Anna Estes (right) confers with colleague Lucas Malugu (in hat) of the Tanzania Wildlife Research Institute and his assistant as they examine elephant damage to a crop in western Serengeti.

If not for her brother, Anna Estes might be unique among University students. How many can claim to have spent large portions of their childhood in Tanzania’s Serengeti National Park?

Says Estes, who has a Jefferson Fellowship to pursue a Ph.D. in environmental sciences, “Wildlife conservation is a bit of a family business.” Her father, a behavioral ecologist and zoologist, studies animal behavior. Her brother, Lyndon, is also in UVA’s environmental science doctoral program.

Estes has spent a great deal of time in the Serengeti, first with her father and returning later to teach ecology and conduct research. Her current research focuses on elephant ecology. “She has a tremendous amount of life experience, especially related to her work,” says her doctoral adviser, environmental sciences professor Hank Shugart.

Estes’ background made her a particularly attractive graduate-school candidate. Schools compete for top students, and UVA and the University of California-Berkeley sought to woo her with aid packages. The Jefferson Fellowship led her to consider UVA—not well-known for its wildlife conservation programs—“much more seriously,” Estes says.

Starting this fall, the pot will be further sweetened for Jefferson Fellows. Annual stipends will increase from $18,000 in the humanities and $25,000 in the sciences to a flat $30,000, renewable for up to five years. Also, fellows will be able to apply for up to $7,500 in research support, compared to $3,000 previously.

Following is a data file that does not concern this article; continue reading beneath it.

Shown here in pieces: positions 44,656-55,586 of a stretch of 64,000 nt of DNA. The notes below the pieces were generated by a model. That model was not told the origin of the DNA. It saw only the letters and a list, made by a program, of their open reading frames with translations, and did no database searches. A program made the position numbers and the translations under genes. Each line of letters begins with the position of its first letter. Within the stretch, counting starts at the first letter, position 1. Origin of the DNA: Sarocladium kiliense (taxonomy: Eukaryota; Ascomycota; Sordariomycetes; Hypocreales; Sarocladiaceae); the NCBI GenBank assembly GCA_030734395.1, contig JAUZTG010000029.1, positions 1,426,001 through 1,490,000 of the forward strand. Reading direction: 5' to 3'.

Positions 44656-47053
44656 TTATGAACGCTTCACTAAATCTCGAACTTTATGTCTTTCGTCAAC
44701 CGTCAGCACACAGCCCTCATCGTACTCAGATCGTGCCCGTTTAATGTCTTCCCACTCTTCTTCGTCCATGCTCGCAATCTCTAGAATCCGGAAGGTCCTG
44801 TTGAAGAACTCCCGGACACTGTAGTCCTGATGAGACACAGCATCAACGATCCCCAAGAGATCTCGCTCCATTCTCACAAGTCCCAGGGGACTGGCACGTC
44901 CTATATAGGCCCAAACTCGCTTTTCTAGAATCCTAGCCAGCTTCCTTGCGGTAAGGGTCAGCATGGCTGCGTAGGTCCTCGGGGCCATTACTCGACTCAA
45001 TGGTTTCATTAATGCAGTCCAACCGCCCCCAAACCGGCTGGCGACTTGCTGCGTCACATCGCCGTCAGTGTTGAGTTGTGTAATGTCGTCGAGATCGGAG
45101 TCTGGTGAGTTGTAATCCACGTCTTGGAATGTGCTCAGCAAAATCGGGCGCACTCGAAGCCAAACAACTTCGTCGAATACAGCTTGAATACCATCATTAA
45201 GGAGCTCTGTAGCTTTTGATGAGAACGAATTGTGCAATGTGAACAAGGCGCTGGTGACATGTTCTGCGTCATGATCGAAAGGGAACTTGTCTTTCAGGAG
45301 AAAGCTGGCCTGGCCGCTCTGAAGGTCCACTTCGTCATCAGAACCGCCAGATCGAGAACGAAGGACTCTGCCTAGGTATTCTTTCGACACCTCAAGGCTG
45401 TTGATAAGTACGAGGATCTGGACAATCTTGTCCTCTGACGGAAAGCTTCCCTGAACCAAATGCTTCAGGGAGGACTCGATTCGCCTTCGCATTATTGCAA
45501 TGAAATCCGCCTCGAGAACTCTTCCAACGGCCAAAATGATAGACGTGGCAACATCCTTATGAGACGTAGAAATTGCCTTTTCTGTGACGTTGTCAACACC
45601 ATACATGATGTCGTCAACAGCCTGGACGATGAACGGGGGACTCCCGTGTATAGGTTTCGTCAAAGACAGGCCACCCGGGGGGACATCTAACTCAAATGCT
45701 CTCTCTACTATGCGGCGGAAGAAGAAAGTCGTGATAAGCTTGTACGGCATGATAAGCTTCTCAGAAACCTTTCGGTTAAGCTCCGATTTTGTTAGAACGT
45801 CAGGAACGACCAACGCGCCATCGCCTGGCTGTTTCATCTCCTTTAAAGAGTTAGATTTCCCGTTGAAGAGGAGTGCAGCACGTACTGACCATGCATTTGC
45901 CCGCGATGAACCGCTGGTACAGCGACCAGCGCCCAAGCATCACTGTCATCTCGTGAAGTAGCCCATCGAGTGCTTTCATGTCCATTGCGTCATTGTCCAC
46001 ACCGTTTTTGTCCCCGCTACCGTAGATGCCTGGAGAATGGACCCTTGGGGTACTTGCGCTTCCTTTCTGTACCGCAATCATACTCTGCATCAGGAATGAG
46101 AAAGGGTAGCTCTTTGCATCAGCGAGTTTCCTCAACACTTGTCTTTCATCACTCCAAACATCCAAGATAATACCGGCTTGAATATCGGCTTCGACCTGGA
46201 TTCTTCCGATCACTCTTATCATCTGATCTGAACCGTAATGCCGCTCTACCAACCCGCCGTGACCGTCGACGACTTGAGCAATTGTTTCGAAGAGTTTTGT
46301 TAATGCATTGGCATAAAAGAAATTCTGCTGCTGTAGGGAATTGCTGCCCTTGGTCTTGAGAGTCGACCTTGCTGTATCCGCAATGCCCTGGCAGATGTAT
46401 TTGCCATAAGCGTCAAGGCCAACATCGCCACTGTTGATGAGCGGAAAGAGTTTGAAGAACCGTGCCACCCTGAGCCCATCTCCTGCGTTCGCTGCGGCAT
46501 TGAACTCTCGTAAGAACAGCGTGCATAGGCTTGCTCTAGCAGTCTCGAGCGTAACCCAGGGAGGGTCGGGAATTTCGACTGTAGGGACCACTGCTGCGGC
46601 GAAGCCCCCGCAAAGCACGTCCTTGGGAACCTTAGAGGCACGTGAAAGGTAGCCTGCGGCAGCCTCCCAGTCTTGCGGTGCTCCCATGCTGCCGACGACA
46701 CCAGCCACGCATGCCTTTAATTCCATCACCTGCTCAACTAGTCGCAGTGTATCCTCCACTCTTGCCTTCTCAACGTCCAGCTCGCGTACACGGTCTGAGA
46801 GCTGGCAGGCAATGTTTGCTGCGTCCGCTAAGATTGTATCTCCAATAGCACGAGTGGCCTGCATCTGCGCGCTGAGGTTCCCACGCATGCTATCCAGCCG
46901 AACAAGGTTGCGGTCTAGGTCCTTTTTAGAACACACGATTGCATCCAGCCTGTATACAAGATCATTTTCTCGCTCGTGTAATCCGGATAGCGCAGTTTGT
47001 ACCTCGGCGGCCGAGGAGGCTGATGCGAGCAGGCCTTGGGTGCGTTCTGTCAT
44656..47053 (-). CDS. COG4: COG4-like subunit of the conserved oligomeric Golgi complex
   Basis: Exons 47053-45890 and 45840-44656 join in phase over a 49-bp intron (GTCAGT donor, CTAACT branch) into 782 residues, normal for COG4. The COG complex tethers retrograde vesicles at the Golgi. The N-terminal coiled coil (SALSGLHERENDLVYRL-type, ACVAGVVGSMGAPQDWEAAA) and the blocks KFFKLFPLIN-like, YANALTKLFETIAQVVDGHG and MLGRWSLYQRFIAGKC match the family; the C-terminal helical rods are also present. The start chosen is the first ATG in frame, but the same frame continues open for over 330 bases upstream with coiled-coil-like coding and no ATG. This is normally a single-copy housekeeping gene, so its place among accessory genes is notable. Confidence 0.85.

The funding boost makes the Jefferson Fellowships “arguably the most substantial in the country, particularly in the humanities,” says Doug Trout, director of the Jefferson Scholars Foundation graduate program. There are now 27 fellows in residence, but Trout anticipates having more than 30 next year, with a goal of about 65 by 2012.

Current students aren’t eligible for the increased stipends. Still, Estes appreciates the Jefferson Fellowships’ other benefits. The Jefferson network gives her access to nontraditional sources of funding to support her fieldwork, including a way to receive tax-deductible donations. Fellows receive a lighter teaching load, which is handy when your research takes place across the Atlantic. And the Jefferson Scholars Foundation hosts many events—social and academic—throughout the year. A mini-conference in students’ second years gives them a chance to present their early research to their peers.

“Everyone there goes the extra mile to try to help us out,” Estes says, “and it’s very, very appreciated.”